May Day rallies in Europe urge more help as inflation bites

·4-min read

PARIS (AP) — Tens of thousands of people marched Sunday in cities around Europe for May Day protests to honor workers and shame governments into doing more for their citizens. In France, protesters shouted slogans against newly elected President Emmanuel Macron, a development that may set the tone for his second term.

Tensions erupted in Paris, as some demonstrators broke windows at some banks and a fast-food restaurant and ripped up street signs. apparently the work of men dressed and masked in black. Police moved in, firing rounds of tear gas.

May Day is often a time of high emotion for trade unionists and other workers, and protests in the last two years have been limited by pandemic restrictions.

Turkish police moved in quickly in Istanbul and encircled protesters near the barred-off Taksim Square — where 34 people were killed In 1977 during a May Day event when shots were fired into the crowd from a building.

On Sunday, Turkish police detained 164 people for demonstrating without permits and resisting police at the square, the Istanbul governor's office said. On the Asian side of sprawling Istanbul, a May Day gathering drew thousands, who sang, chanted and waved banners, a demonstration organized by the Confederation of Progressive Trade Unions of Turkey.

In Italy, after a two-year pandemic lull, an outdoor mega-concert was set for Rome with rallies and protests in cities across the country. Besides work, peace was an underlying theme, with many calls for an end to Russia's war in Ukraine.

Italy’s three main labor unions were focusing their main rally in the hilltop town of Assisi, a frequent destination for peace protests.

“It’s a May Day of social and civil commitment for peace and labor,” said the head of Italy’s CISL union, Daniela Fumarola.

Rising inflation and fears of upcoming food shortages from the war in Ukraine were feeding discontent around the world.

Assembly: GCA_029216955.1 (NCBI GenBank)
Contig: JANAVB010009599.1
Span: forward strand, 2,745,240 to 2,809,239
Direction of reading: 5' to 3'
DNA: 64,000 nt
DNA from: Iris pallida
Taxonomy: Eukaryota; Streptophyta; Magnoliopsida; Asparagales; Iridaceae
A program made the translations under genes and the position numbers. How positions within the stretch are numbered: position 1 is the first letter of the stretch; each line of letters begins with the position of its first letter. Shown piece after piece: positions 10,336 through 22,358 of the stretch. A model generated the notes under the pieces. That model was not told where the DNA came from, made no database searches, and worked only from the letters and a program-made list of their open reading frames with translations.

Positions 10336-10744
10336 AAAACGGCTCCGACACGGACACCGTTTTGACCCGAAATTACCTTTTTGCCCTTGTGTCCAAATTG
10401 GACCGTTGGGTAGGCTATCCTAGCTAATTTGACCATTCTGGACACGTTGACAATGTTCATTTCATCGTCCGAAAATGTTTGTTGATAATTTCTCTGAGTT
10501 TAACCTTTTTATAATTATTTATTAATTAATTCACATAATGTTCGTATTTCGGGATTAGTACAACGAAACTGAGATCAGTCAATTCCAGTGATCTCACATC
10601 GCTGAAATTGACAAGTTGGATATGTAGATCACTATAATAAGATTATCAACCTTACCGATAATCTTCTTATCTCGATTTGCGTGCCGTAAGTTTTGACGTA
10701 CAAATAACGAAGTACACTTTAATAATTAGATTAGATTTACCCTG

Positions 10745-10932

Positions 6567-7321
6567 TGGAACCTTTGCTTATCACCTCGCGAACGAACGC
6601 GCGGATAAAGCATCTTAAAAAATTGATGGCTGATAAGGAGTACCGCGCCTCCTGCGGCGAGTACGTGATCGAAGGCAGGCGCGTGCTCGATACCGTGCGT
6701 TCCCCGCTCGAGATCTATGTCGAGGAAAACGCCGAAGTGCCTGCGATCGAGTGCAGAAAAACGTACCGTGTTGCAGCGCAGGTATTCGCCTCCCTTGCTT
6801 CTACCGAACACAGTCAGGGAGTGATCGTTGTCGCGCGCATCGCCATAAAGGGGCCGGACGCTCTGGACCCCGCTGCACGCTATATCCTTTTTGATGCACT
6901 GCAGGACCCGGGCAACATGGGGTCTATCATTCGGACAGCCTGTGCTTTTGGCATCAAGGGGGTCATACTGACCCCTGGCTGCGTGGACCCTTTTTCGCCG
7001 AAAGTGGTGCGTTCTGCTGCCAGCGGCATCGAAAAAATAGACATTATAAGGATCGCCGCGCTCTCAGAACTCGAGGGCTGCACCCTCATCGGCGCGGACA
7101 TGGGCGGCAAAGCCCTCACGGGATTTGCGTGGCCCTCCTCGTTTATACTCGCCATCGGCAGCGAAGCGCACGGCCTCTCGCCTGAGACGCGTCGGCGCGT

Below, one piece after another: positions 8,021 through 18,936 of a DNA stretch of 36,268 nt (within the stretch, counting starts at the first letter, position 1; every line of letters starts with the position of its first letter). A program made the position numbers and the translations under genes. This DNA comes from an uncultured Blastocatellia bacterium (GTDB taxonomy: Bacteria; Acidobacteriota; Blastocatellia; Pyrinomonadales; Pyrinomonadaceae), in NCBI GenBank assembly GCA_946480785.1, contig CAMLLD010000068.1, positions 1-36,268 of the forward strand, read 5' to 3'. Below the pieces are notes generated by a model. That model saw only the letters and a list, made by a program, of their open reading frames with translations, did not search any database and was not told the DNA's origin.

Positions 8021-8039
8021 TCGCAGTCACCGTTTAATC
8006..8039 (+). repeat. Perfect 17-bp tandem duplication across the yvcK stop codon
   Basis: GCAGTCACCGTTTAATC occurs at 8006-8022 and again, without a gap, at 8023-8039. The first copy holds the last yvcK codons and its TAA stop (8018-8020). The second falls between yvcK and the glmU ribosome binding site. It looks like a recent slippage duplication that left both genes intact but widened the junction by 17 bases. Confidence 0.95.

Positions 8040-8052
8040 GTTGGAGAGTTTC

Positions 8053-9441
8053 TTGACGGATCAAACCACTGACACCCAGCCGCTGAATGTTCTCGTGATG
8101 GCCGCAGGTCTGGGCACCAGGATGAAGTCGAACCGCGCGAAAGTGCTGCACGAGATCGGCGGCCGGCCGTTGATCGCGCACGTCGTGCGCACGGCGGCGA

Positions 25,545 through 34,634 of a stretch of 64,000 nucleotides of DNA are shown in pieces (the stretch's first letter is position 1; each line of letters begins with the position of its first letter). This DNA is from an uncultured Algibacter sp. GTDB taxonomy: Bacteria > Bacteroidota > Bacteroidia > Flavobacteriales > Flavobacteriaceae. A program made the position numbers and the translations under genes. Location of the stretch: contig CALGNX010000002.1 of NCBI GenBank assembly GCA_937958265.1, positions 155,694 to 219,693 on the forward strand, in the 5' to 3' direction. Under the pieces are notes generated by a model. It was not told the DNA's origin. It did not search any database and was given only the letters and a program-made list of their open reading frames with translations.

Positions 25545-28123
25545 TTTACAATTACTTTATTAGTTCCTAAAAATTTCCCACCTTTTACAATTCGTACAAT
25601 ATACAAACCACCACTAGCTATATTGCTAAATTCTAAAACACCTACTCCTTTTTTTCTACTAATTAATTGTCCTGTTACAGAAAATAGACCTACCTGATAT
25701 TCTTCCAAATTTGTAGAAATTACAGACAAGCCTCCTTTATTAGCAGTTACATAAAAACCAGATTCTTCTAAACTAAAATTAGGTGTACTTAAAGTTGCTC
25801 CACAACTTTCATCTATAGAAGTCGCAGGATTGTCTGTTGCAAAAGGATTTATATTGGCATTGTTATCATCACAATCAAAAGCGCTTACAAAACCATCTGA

Thousands of workers, unemployed and retirees marched peacefully in North Macedonia’s capital of Skopje, demanding wage increases and respect for workers’ rights. Inflation, running at an annual clip of 8.8% in March, is at a 14-year-high.

Darko Dimovski, head of the country’s Federation of Trade Unions, told the crowd that workers are demanding an across-the-board wage increase.

“The economic crisis has eaten up workers salaries,” he said.

In France, the May Day rallies — which came a week after the country's presidential election — aimed to show the centrist Macron the opposition he could face in his second five-year term. Opposition parties, notably from the far-left and the far-right, are looking to break his government’s majority in France's parliamentary election in June.

The Paris march was dominated by far-left leader Jean-Luc Melenchon, who placed third in presidential vote and is now deep in talks with other leftist parties in France, including the once-dominant Socialists who now are struggling to exist. Melenchon appealed to potential partners to ally to keep Macron's centrists from dominating parliament as they do now.

“Our goal is victory,” he said.

Some 250 marches and protests were being held around France, with the Communist-backed CGT union leading the main march through eastern Paris. All were pressing Macron for policies that put people first and condemning his plan to raise France's retirement age from 62 to 65. Macron says that is the only way the government can continue to provide good retirement benefits to the French.

“May Day is the time to rally for a reduction in working time. That reduction signifies one key thing — that workers should be getting a larger share of the wealth,” Melenchon said.

In a first, far-right leader Marine Le Pen was absent from her party’s traditional wreath-laying at the foot of a statue of Joan of Arc, replaced by the interim president of her National Rally party. Le Pen was defeated by Macron in last Sunday's presidential runoff, and plans to campaign to keep her seat as a lawmaker.

“I’ve come to tell the French that the voting isn’t over. There is a third round, the legislative elections,” said National Rally's Jordan Bardella. “It would be unbelievable to leave full power to Emmanuel Macron.”

___

Nicole Winfield in Rome, Zeynep Bilginsoy in Istanbul, Demetris Nellas in Athens, Oleg Cetinic in Paris contributed to this report.

Our goal is to create a safe and engaging place for users to connect over interests and passions. In order to improve our community experience, we are temporarily suspending article commenting